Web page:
WASHINGTON—The United States and Canada on Wednesday announced they will send election observers to parliamentary by-elections in Burma scheduled for Sunday. However, they insisted that the even though the Burmese government's invitation was a positive move, it still had not met international standards in this regard.
The United States said it is sending two individuals, Peter Manakis from National Democratic Institute (NDI) and Johanna Kao from International Republican Institute (IRI), as per the invitation from the Burmese government.
In Ottawa, Foreign Minister John Baird announced he was sending Senator Consiglio Di Nino and Parliamentary Secretary Deepak Obhrai to Burma to witness and report on the parliamentary by-elections.
“These by-elections are the latest tests of commitments made by Burmese authorities to real reforms. Canada and the world are watching,” Baird said. For the April 1 by-election, Burma invited each member and dialogue partner of the Association of Southeast Asian Nations (Asean) to send a small delegation to witness the voting.
“We expect these elections to be free and fair. We will base future actions on whether we see progress in developing a more open, just and prosperous society,” he said. “Our witnesses will carry with them the hopes of all Canadians that these elections are conducted peacefully and produce results reflecting the will of the Burmese people,” Baird added.
The US State Department spokesperson, Victoria Nuland, told reporters at her daily news briefing that the US election observers will be in Burma from March 28 to April 3 to study the conduct and significance of the polling.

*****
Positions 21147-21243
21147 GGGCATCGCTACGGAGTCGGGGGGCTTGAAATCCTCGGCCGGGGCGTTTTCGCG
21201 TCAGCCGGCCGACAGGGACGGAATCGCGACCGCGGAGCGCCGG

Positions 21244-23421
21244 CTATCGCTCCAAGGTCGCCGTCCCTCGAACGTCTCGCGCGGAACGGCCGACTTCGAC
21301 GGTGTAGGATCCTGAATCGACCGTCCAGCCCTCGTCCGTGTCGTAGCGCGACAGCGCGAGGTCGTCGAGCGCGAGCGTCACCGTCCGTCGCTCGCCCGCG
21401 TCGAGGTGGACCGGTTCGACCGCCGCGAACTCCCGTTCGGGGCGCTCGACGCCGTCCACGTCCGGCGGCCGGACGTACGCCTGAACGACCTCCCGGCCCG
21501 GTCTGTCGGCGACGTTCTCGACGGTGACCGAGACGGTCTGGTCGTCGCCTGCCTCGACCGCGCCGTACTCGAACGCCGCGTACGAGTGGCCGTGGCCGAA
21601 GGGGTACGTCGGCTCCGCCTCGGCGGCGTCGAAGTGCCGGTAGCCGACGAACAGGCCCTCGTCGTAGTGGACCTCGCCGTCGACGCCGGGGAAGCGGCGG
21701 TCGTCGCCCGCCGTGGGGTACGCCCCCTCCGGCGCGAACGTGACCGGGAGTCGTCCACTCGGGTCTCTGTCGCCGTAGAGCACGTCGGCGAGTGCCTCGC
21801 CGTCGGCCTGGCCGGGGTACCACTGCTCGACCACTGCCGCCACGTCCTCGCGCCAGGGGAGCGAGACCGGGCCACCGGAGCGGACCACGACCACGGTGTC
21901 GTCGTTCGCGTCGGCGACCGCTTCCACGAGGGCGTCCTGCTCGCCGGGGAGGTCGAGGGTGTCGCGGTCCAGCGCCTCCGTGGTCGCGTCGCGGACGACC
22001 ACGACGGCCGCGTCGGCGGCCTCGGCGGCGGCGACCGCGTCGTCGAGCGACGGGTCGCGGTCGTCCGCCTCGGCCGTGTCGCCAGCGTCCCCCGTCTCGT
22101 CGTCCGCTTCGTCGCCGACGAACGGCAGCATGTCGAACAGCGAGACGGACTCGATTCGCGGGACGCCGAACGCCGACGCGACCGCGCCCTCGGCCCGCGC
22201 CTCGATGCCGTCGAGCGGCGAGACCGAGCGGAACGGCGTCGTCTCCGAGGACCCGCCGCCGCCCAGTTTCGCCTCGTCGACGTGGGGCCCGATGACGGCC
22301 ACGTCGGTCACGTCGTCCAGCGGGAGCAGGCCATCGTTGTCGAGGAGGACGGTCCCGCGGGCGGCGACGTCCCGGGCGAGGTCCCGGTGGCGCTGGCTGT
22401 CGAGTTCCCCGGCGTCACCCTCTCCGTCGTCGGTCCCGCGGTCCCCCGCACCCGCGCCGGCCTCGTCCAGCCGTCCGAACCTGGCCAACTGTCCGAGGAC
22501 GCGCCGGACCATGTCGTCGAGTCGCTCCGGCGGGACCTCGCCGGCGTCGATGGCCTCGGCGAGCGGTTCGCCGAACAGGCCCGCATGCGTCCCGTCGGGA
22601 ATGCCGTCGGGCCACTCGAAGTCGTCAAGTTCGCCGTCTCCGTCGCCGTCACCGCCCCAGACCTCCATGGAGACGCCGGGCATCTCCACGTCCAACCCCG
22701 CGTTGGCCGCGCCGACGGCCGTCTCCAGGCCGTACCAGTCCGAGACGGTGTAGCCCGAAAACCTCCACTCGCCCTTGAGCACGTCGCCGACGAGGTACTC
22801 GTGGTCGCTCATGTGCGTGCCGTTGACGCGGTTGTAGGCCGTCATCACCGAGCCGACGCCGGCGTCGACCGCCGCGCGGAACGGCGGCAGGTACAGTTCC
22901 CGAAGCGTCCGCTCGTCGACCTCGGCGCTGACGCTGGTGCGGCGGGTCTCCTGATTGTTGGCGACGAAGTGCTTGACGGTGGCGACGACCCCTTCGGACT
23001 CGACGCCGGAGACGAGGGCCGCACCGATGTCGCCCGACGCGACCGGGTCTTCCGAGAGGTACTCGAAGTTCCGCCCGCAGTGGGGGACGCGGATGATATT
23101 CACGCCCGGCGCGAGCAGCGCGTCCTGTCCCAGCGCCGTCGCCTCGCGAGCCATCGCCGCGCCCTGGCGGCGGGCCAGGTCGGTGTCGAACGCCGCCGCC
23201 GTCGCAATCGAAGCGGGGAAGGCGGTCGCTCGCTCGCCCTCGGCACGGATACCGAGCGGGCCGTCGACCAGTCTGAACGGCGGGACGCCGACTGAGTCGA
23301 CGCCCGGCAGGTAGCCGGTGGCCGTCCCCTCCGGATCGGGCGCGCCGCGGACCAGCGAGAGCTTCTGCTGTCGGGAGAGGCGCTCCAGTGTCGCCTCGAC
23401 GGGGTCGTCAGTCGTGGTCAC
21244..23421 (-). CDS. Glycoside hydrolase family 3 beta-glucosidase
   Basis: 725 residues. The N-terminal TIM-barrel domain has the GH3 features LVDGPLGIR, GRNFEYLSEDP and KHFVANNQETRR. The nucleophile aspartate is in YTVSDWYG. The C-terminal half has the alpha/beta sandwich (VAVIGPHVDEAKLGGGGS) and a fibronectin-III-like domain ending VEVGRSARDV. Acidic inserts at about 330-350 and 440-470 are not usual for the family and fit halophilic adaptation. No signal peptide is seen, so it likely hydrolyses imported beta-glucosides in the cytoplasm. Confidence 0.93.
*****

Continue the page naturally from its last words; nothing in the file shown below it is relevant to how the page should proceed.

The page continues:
“But as they said in their own statement that they released yesterday, they will not be in a position to monitor in the traditional sense under the terms of the UN Declaration of Principles on International Election Observance, because they’re only getting there a couple of days before the election,” she said.
In a separate statement, NDI and IRI said its election observers will not conduct a traditional election observation of the by-elections, since such a mission would require adherence to the Declaration of Principles for International Election Observation, which was launched at the United Nations in 2005.
“So the process that the Burmese have offered, although a positive advance over past elections, is not going to conform to international standards for conducting an election observation mission,” Nuland said in response to a question.
“But they are going to bear witness to how the voting goes forward, and we also are expecting some American journalists and international journalists there.”
“We consider that they’ve [the Burmese government] made progress.,” she added. “We just don’t consider that they have yet reached the international standard for observation.”
Nuland said the expectation is that the NDI and IRI representatives will link up with their colleagues from Asean, many of whom they’ve worked with before, and try to make sure that we’re getting as much coverage as possible during the elections.
“In addition, we’ll have some of our embassy folks, and we will work with the Asean embassies as well to make sure that we don’t duplicate and we get as much coverage as we can,” she said.